#4) “JUICY”

Beats, rhymes, and life are the true calling of this Big classic. This is Big’s ultimate tale. It’s probably his most well known song and one that will go down in hip hop history. It’s one of Biggie’s most commercial records and is his rags to riches story. Produced by Sean “Puffy” Combs, “Juicy” is a song that most people in the mid 90’s could relate to in one way or another. It was a song that made you feel good and smile. “Birthdays were the worst days, now we sip champagne when we thirsty, Uh, Damn right I like the life I live, cause it went from negative to positive and it’s all good…and if you don’t know” Then now you know.



Have you ever heard a smoother beat than this one? Produced by Buckwild and backed with a sample of Al Green’s “I’m Glad Your Mine,” this song closes out the great first disc of Big’s “Life After Death.” This song is rumored to be about an ex New York Knick. Whatever the case may be, Big hits on all cylinders in this classic. The lyrics are a little too graphic for me to mention in this piece, but please give this track a listen and a head nod, and thank Big for the storyteller that he was.



This is the quintessential homicide narrative from Mr. Christopher Wallace. Produced by Easy Mo Bee and sampling Issac Hayes “Walk On By,” “Warning” is a lyrical masterpiece. Two and half minutes of straight lyrical venom letting his pray know what’s going to happen as he’s about to die. “Call the coroner, there’s gonna be alot of slow singin’ and flower bringin’, if my burgular alarm starts ringi’n, Whatcha think all the guns is for? All purpose war got the rottweilers by the door, and I feed ’em gun powder so they can devour, The criminals tryin’ to drop my decimals, DAMN… niggaz wanna stick me for my C.R.E.A.M., Man it ain’t a dream, things ain’t always what it seem.”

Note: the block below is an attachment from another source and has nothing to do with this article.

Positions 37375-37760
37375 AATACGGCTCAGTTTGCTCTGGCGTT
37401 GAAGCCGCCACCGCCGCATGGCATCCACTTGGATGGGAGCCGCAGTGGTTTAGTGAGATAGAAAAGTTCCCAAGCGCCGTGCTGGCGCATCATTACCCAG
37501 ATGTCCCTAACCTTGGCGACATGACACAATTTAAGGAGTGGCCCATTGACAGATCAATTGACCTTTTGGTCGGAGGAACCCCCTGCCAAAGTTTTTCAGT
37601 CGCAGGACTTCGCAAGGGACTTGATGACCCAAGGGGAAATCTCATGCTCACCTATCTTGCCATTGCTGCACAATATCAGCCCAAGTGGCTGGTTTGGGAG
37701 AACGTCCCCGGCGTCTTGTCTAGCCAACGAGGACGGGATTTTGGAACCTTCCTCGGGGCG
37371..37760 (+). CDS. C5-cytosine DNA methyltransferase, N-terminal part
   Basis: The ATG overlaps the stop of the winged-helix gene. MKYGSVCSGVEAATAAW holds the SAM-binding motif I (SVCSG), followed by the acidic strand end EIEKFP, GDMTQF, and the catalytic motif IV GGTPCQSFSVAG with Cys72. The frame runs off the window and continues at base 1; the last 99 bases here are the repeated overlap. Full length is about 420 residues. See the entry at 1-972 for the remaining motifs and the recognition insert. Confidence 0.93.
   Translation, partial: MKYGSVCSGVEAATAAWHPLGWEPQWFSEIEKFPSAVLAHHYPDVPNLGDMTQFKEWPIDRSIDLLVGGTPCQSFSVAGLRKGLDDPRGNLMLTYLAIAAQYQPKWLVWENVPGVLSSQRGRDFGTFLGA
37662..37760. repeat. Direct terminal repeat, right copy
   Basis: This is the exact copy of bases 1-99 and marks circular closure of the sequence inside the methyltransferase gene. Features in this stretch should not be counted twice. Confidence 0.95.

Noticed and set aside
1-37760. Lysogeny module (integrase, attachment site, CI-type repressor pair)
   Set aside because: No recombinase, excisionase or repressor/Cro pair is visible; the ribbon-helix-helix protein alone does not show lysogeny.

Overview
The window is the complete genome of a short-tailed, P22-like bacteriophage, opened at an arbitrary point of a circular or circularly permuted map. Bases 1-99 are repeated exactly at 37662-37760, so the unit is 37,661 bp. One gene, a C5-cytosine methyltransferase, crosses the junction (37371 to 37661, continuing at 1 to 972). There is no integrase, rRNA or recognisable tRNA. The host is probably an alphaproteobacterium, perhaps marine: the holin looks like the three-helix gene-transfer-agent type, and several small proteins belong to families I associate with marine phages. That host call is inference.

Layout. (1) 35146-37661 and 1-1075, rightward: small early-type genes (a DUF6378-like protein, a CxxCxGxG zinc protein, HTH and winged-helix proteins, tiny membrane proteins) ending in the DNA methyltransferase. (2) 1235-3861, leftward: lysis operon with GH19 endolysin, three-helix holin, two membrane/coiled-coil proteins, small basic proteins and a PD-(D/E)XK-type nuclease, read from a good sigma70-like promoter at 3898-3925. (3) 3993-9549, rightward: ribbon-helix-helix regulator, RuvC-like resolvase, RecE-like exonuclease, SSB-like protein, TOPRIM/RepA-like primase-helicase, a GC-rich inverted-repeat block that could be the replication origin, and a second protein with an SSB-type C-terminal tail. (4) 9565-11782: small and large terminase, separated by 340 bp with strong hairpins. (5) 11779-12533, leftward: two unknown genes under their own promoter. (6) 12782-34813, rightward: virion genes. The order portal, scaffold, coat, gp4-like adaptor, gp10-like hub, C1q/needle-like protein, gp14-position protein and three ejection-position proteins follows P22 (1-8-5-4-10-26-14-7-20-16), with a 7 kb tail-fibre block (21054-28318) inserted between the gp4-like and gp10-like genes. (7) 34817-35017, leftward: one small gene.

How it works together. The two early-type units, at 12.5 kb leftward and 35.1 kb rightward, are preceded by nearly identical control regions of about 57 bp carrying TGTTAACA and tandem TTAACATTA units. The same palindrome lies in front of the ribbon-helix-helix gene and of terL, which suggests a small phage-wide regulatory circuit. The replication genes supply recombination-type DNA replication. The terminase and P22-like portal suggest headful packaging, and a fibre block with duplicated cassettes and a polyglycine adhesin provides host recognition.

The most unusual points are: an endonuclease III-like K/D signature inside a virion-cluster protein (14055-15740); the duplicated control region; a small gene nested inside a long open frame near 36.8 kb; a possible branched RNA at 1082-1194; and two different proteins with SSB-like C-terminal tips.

It was extremely tough to pick my favorite Biggie Smalls song because there are so many to choose from. But this song has always been the crown jewel when it comes down to my favorite rap songs. “Unbelievable” is pure brilliance. It’s got everything I want in a great hip hop track. Sick beat, (check) tight lyrics, (check) tight production, (check) and the very important likability factor; (check) the song has it all. It’s a fun song to listen to and it’s a rapper’s delight. Big spits on this track and he throws darts all over this DJ Premier gem. This is another classic of “Ready to Die.” That album is what gazillion rappers would die to make. Christopher Wallace made one of the most likable and appreciated albums of all time and it was his coming out party. I will end this article with his lyrics that are simply, unbelievable.

“Live from Bedford–Stuyvesant, the livest one, Representin’ BK to the fullest, Gats I pull it, bastards duckin’ when Big be buckin’, Chickenheads be cluckin’ in my bathroom f***in’, It ain’t nuttin’, they know Big be handlin’, with the mac in the Ac’ door panelin’, Bandaging MC’s, oxygen they can’t breathe, Mad tricks up the sleeve, wear boxers so my d*ck can breathe, Breeze through in the Q-45 by my side, lyrical high, And those that rushes my clutches get put on crutches, Get smoked like dutches from the master, Hate to blast ya, but I have ta, you see I smoke a lot, Your life is played out like Kwame, and them fuckin’ polka dots, Who rock the spot? Biggie! You know how the weed go, unbelievable.”

Rest in peace, Christopher Wallace.